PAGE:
POSTED: 01:30 a.m. HST, Jul 13, 2011
LAST UPDATED: 09:36 a.m. HST, Jul 13, 2011
Seven months later and the honeymoon has yet to end for Brian and Erica Viloria, who were wed last Dec. 3 at the Royal Hawaiian.
Actually, it hasn't started.
"I told Brian, even before we got married, that I want him to focus on his career," says Erica, who adds that a vacation in Europe can wait until sometime after her husband fights Julio Cesar Miranda for a third world championship Saturday at the Blaisdell.
"Boxing has a short time frame. He has to do it while he has the opportunity. He fought a few weeks before our wedding. Afterward, I told him go back to the gym and stay in shape."
Viloria knows better than to argue about it.
"Being married is almost the same thing as before, except now I have a better sparring partner. I'm the punching bag," he says, laughing before his workout at Kakaako Gym on Tuesday. "She keeps me grounded."
Viloria makes sure to add that the jabs are all verbal, and that his wife has a positive direct effect on his training. Erica works as a nurse in a cardiac ward; Brian says her expertise in physiology often helps determine when he should push harder or pull back a bit while training.
"And some of her colleagues are very helpful, too, in areas such as nutrition," he says.
It appears marriage hasn't softened Brian Viloria, now 30. If anything he's reenergized, and as hungry as ever. Coming home this week for his final prefight prep reinforces that.
"ALL YOU NEED is a big heart and a dirty gym," says Chris Huntwork, a longtime denizen of Kakaako Boxing Club. As coach Bruce Kawano says, it's not really that dirty, but it is gritty, and that's why Viloria trains here when in Hawaii.
The Kakaako Boxing Club isn't housed in your typical boxing gym, and it isn't even in Kakaako -- it's in Kalihi, on the second floor above a paint shop, where the generous Masa Nakaoka still runs things.
It's also home to recently crowned USA Boxing national champion Haley Pasion. Yesterday she met Viloria, a fellow Waipahu High School alumnus. He became more than just a picture on the wall of the gym's office, alongside those of Hawaii boxing legends from previous generations such as Bobo Olson and Dado Marino.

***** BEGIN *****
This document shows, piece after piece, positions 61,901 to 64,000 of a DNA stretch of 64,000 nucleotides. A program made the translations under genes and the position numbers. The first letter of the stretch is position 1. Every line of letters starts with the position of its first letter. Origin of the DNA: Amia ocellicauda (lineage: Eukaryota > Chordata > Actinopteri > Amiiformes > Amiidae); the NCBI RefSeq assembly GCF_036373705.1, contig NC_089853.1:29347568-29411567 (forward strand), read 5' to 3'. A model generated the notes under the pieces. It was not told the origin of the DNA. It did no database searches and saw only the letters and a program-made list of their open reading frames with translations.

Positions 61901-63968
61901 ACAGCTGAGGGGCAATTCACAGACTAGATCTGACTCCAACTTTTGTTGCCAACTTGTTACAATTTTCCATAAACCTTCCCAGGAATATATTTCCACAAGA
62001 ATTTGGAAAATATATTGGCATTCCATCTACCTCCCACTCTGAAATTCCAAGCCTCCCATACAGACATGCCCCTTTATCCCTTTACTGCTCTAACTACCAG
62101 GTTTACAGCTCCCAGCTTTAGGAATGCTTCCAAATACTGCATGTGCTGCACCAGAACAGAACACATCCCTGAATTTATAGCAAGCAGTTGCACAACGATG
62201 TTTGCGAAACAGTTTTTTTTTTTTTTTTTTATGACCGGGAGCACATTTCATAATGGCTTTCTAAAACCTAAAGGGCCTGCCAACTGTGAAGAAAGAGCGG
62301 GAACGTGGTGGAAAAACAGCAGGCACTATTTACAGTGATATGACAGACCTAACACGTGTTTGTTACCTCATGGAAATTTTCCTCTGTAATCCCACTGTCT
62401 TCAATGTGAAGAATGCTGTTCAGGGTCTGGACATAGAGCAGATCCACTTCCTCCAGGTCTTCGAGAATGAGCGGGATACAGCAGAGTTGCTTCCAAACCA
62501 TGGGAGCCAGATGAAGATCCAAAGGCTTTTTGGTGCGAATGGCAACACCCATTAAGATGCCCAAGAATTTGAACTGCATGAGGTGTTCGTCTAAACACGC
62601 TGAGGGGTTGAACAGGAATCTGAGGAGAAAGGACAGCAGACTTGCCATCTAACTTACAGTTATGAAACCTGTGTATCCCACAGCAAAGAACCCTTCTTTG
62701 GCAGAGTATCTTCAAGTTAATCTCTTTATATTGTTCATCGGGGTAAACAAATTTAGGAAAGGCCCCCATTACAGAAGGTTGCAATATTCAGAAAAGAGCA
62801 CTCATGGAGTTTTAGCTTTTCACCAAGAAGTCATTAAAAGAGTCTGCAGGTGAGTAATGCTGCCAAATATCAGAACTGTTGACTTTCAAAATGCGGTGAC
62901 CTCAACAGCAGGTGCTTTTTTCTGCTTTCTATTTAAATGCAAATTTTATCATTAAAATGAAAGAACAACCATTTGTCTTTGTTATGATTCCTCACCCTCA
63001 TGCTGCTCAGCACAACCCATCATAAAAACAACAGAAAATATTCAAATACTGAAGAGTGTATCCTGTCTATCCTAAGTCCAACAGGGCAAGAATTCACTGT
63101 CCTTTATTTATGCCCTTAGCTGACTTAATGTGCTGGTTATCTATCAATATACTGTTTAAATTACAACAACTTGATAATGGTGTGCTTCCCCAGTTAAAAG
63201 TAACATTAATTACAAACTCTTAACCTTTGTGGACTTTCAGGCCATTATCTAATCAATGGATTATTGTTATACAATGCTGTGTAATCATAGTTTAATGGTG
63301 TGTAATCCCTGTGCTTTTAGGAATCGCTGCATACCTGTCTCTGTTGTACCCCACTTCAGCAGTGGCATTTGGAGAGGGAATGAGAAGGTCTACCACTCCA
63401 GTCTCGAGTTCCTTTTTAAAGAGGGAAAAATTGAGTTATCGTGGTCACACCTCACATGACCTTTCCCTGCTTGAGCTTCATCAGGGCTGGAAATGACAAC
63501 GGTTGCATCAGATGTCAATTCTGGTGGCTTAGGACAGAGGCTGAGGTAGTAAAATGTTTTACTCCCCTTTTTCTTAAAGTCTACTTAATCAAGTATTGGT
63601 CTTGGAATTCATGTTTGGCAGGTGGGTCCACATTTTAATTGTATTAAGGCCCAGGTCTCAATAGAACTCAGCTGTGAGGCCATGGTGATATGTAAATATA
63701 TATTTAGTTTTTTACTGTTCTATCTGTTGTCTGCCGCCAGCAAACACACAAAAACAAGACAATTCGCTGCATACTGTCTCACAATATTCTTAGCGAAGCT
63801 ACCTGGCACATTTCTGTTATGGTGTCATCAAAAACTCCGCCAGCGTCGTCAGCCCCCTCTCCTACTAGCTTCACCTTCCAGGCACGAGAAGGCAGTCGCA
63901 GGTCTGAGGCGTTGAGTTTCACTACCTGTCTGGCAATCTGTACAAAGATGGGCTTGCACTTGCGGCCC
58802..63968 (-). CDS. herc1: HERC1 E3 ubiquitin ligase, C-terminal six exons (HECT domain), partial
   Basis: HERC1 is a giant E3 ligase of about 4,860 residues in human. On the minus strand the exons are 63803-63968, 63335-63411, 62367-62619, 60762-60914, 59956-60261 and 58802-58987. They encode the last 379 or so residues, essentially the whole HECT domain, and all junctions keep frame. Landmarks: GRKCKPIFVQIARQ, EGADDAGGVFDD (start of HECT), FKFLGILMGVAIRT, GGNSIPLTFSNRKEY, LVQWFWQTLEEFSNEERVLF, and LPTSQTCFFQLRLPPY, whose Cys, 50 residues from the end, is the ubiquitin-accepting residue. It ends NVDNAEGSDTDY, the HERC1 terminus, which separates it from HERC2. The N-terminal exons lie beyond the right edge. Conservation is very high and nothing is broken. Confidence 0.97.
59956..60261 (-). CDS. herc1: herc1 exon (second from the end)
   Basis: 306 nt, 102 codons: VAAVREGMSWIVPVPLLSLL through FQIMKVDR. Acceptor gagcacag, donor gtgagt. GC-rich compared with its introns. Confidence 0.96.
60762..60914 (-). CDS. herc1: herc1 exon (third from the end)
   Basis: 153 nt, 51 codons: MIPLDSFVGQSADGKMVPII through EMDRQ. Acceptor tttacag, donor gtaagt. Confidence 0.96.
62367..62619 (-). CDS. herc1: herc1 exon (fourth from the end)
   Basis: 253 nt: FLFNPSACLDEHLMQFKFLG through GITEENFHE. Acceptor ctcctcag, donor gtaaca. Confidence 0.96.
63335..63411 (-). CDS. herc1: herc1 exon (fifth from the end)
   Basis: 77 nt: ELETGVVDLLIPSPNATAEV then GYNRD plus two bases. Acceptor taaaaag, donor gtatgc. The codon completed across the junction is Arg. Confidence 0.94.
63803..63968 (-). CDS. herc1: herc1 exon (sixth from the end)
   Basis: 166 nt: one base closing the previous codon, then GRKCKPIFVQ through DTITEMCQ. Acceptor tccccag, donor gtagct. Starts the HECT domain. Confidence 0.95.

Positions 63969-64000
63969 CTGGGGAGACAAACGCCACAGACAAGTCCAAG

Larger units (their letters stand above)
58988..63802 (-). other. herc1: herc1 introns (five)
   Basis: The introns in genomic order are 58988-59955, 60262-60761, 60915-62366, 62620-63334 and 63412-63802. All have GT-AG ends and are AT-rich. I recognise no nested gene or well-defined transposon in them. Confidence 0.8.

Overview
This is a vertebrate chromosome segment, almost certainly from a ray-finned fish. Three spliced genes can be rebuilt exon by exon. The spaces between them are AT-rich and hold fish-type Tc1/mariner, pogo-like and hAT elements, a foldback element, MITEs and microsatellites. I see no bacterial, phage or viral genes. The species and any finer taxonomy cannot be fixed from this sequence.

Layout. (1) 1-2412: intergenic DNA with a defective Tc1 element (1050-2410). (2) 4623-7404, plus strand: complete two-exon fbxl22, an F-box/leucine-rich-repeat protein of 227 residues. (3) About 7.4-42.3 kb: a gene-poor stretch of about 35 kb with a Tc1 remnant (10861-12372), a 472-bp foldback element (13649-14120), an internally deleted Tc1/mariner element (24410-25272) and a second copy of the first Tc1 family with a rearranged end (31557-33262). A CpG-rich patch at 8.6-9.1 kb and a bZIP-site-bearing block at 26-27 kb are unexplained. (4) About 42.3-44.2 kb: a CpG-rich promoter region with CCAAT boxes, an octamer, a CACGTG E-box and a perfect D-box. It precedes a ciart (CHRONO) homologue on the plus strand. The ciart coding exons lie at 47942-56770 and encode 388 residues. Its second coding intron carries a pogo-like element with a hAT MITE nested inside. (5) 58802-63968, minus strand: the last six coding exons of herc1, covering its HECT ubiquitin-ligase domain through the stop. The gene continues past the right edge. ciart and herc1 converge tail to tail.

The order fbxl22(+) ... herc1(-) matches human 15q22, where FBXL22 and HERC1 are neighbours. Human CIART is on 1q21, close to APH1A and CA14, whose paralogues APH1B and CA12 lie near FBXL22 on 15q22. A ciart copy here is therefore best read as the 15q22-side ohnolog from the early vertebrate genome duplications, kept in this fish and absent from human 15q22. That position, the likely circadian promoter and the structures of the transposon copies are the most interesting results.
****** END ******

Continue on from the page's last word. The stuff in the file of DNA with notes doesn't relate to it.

"The link is very important," says Stuart Okamura, one of Pasion's coaches. "It means you have something to shoot for. She's thinking Olympics and World Championships and fighting as a pro. The fact that someone else from Hawaii has done that makes her believe she can."
For Viloria, the inspiration is reciprocal.
"This is what it's about. When I go in that office and see those clippings from when I was 13 and 14, it takes me back and I remember all the hard work and the dreams.
"And all the kids, and their dreams. You see how hungry they are, how they want to be world champs and they're willing to put in the work. You get that young sense, of wanting to be a world champ. They ask a lot of questions, and I help them however I can. I've been in their shoes."
VILORIA DOESN'T know how many more fights he has in him. He's 28-3 as a pro, including winning nine of his past 10. He just knows that he still loves the fight game, that his body feels great and he's ready to put on a show and win a belt in his hometown, again.
If he wins Saturday, it would mean three world championships in three different boxing organizations.
"I think it is kind of a magic number. And, at this stage in my life I think this one is special. You win it, you lose it, you win it, you lose it. Now I want to win it again.
"One thing I learned is that it's harder to hold onto a title than to get one. You become a big target. You've got what everyone else wants."
On Jan. 23, 2010, Viloria suffered one of his three pro losses, by TKO to Carlos Tamara in Viloria's first title defense after taking the IBF lightweight belt against Jesus Iribe (the last time he fought in Hawaii). He took a pounding in the late rounds and went to a hospital later with heat exhaustion and a severe headache.
"That one, when he went to the hospital, was scary," Erica says. "Sometimes it's very hard to watch, hard to sit still."
But as he did before, Viloria came back, and will fight for a world title again.
"I always support him, because boxing has always been his life," Erica Viloria says. "And when he chooses to retire, I'll support that. He's a man of many talents."